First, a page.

William Barr says Trump’s tweets ‘make it impossible to do my job’


Attorney general says he will not be ‘bullied’ over decisions but some observers question his motives

Joan E Greve and Maanvi Singh  –  The Guardian

William Barr told ABC: ‘I think it’s time to stop tweeting about Department of Justice criminal cases.’ Photograph: Drew Angerer/Getty Images

The US attorney general, William Barr, publicly rebuked Donald Trump on Thursday, saying that the president’s tweets about the case of Roger Stone “make it impossible for me to do my job” and that he would not be “bullied or influenced” over justice department decisions.

In an interview with ABC News, the attorney general acknowledged his comments could leave him open to backlash from the president, who is notoriously intolerant of criticism from his aides. But Barr said he was determined to lead the justice department without being influence by outside forces, including the president.

“I think it’s time to stop the tweeting about Department of Justice criminal cases,” Barr told ABC.

The attorney general emphasized Trump “has never asked me to do anything in a criminal case”, but he acknowledged the president’s comments undercut his authority.

Despite Barr insisting he will not be “bullied” by Trump on justice department matters, some commentators were skeptical that Barr was actually trying to distance himself from the president.

An Obama-era justice department official, Matthew Miller, wrote on Twitter: “Don’t be fooled by this one, people. Barr is telling the president that his impulsiveness is making it politically harder for him to deliver the results he wants. If Trump would just shut up, Barr could take care of him much more effectively.”

“The best indicator of future performance is past performance,” wrote the US congresswoman Val Demings, of Florida. “Attorney General Barr’s past performance was to mislead the American people (about the Mueller Report) in order to cover up wrongdoing by the president. Why shouldn’t we believe that’s exactly what he’s doing now?”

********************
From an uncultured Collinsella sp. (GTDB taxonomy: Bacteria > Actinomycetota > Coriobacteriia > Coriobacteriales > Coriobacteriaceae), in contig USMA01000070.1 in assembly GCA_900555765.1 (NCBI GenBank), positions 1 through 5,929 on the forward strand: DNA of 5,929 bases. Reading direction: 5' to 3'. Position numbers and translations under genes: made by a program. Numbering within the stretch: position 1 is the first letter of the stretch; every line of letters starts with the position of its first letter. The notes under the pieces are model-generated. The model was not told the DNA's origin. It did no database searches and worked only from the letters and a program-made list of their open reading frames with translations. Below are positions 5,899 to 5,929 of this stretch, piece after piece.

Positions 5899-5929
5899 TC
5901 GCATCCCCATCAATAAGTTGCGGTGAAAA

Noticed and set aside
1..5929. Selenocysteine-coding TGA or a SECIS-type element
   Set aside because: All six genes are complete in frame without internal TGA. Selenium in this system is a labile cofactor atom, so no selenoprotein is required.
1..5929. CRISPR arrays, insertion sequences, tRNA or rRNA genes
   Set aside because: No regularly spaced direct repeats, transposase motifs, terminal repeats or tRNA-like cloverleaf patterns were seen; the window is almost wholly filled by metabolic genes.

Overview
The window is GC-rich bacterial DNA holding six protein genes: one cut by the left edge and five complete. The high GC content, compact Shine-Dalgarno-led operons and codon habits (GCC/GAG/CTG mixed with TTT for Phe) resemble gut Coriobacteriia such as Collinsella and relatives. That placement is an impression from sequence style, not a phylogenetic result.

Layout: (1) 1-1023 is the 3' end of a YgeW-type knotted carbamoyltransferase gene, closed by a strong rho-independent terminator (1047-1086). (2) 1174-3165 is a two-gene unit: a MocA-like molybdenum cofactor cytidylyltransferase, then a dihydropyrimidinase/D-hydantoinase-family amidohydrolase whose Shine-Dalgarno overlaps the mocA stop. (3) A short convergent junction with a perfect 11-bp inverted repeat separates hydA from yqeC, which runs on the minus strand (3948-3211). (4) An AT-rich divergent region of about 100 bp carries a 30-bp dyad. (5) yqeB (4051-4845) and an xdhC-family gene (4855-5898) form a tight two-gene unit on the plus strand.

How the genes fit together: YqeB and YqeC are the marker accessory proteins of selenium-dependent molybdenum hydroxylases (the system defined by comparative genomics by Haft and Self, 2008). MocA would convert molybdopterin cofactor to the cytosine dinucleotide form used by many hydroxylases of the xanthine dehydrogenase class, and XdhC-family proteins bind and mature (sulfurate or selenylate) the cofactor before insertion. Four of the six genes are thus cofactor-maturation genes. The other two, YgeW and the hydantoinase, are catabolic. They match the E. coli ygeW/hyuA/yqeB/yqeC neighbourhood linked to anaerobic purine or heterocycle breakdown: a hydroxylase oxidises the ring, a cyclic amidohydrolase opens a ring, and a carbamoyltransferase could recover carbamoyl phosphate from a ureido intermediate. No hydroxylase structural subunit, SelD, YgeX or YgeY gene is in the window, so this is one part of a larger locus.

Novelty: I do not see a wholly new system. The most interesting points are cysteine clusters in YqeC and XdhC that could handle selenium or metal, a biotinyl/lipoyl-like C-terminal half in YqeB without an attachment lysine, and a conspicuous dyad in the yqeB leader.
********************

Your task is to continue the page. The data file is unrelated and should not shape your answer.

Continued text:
In his interview with ABC, Barr added that public statements and tweets about the department and its pending cases “make it impossible for me to do my job and to assure the courts and the prosecutors in the department that we’re doing our work with integrity”.

He added: “I’m not going to be bullied or influenced by anybody … whether it’s Congress, a newspaper editorial board, or the president. I’m gonna do what I think is right. And you know … I cannot do my job here at the department with a constant background commentary that undercuts me.”

The White House press secretary, Stephanie Grisham, responded by saying the president “wasn’t bothered” by Barr’s comments: “[Barr] has the right, just like any American citizen, to publicly offer his opinions. President Trump uses social media very effectively to fight for the American people against injustices in our country.”

The attorney general’s remarkable rebuke comes amid an intensifying fallout over the Stone case, after the justice department overruled its own prosecutors who had recommended that Stone, a longtime Trump ally and confidant, be sentenced to seven to nine years in prison. The four prosecutors on the case subsequently resigned in protest.

The department has insisted the decision to undo the sentencing recommendation was made on Monday night before Trump’s tweet calling the recommended sentence “very horrible and unfair”.

Barr, a Trump loyalist, is also under fire for the reversal, which has drawn fierce condemnation from former justice department figures and leading Democrats who have warned of an “abuse of power”.

The Senate majority leader, Mitch McConnell, speaking on Fox News, said the president should heed Barr’s advice. “I think the president should listen,” McConnell told the host Bret Baier. “If the attorney general says it’s getting in the way of doing his job, the president should listen to the attorney general.”

Barr is not the only high-profile figure to have criticized Trump this week. On Wednesday, the former White House chief of staff John Kelly spoke out against the treatment of the fired impeachment inquiry witness Alexander Vindman.

Stone was convicted in November of tampering with a witness and obstructing the House investigation into whether the Trump campaign coordinated with Russia during the 2016 election. He is scheduled to be sentenced next week.

Agencies contributed reporting



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